“Who is John Galt?” is the opening line of Ayn Rand’s novel Atlas Shrugged, published in 1957. Perhaps as an homage to the famous question, “Who is Atlas?” posters riddle the walls of the dystopian society that is painted for us in 2K Games’ BioShock, released in 2007.
Although not revealed until the last third of the text, John Galt is an inventor and philosopher, who has become frustrated with the oppressive bureaucracies and socialist ideals that he feels have run ramped. Therefore, he encourages society’s leading industrialists to go on strike and retreat with him to Galt’s Gulch, where they can escape the overregulation that prevents the individual from reaching their full potential.
BioShock takes place in the fictional underwater city of Rapture, where like Galt’s Gulch, the world’s greatest minds are brought together by a man named Andrew Ryan. While Ryan makes many parallels with cartoonist Walt Disney and aviator Howard Hughes, his name is actually an anagram for Ayn Rand.
“I am Andrew Ryan, and I’m here to ask you a question. Is a man not entitled to the sweat of his brow? ‘No!’ says the man in Washington, ‘It belongs to the poor.’ ‘No!’ says the man in the Vatican, ‘It belongs to God.’ ‘No!’ says the man in Moscow, ‘It belongs to everyone.’ I rejected those answers; instead, I chose something different. I chose the impossible. I chose… Rapture, a city where the artist would not fear the censor, where the scientist would not be bound by petty morality, where the great would not be constrained by the small! And with the sweat of your brow, Rapture can become your city as well.”
Also, like Rand, Ryan originally hailed from Soviet Russia, but fled the country as a child when the Bolsheviks overthrew the Czar. After settling in the United States, Ryan still found himself unsatisfied; as he felt that the communist ways of his old home had seeped over into his new home during the fight against fascism and Nazism. So, he then asked himself, “In what country is there a place for people like me?” Ryan realized there was no country like this, and decided to build one himself.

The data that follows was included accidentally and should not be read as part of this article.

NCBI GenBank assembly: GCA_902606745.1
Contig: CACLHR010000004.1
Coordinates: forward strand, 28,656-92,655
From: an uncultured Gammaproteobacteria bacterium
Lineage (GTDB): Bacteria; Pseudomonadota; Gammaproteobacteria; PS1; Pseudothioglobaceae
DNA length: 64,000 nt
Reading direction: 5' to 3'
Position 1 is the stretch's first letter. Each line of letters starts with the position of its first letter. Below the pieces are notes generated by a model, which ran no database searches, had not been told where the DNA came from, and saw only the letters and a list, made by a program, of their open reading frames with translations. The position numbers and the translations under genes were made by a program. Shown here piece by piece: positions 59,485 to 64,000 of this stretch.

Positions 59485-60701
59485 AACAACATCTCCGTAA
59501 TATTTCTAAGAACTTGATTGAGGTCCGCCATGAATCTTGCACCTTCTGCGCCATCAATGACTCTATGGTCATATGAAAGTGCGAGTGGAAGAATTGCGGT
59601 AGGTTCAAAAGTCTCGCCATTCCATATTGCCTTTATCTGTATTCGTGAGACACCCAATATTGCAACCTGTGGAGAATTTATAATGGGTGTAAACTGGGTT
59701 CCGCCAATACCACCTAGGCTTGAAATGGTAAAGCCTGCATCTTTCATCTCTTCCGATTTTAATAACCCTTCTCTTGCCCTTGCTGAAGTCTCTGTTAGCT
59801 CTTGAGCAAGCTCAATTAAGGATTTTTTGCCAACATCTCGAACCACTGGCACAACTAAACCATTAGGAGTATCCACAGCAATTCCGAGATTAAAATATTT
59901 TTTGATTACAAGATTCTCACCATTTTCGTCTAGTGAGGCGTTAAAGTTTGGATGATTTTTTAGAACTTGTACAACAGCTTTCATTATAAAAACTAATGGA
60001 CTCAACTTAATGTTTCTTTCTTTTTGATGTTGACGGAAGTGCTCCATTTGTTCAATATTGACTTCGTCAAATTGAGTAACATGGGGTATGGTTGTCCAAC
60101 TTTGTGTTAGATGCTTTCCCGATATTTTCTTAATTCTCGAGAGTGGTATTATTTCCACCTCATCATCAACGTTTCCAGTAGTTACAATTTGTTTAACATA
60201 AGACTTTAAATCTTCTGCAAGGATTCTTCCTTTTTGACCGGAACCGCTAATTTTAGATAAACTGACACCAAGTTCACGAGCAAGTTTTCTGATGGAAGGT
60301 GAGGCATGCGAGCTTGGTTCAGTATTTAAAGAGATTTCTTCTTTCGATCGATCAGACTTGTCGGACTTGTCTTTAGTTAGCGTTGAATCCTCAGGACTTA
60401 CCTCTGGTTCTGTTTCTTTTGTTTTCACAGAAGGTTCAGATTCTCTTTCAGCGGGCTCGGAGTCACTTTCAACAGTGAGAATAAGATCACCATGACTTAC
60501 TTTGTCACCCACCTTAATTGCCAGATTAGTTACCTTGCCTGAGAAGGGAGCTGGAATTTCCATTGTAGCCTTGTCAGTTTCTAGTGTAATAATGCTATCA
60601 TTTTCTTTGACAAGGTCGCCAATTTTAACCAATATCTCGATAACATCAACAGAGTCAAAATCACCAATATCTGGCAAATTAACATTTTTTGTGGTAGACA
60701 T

Ryan’s own political theology is based on Ayn Rand’s philosophical concept of Objectivism, which is built on capitalism, reality, reason and self-interest. Objectivism is defined as the tendency to lay stress on what is external to or independent of the mind, or, the belief that certain things, especially moral truths, exist independently of human knowledge or perception of them.
Later in life, Rand referred to religion as, “the sense of blind belief, belief unsupported by, or contrary to, the facts of reality and the conclusions of reason. Faith, as such, is extremely detrimental to human life: it is the negation of reason.”
While her ideology is certainly atheistic in nature, Rand believed heavily in what Adam Smith referred to as the “invisible hand;” a metaphor used to describe social benefits resulting from individual actions. Perhaps, in a loose form of income redistribution that bears a resemblance to “trickle down” economics, which was popularized during the Regan era. These two counterweights mirror the beliefs of Bioshock’s antagonist. “I believe in no God. No invisible man in the sky. But, there is something more powerful than each of us, a combination of our efforts, a great chain of industry that unites us,” Ryan preaches.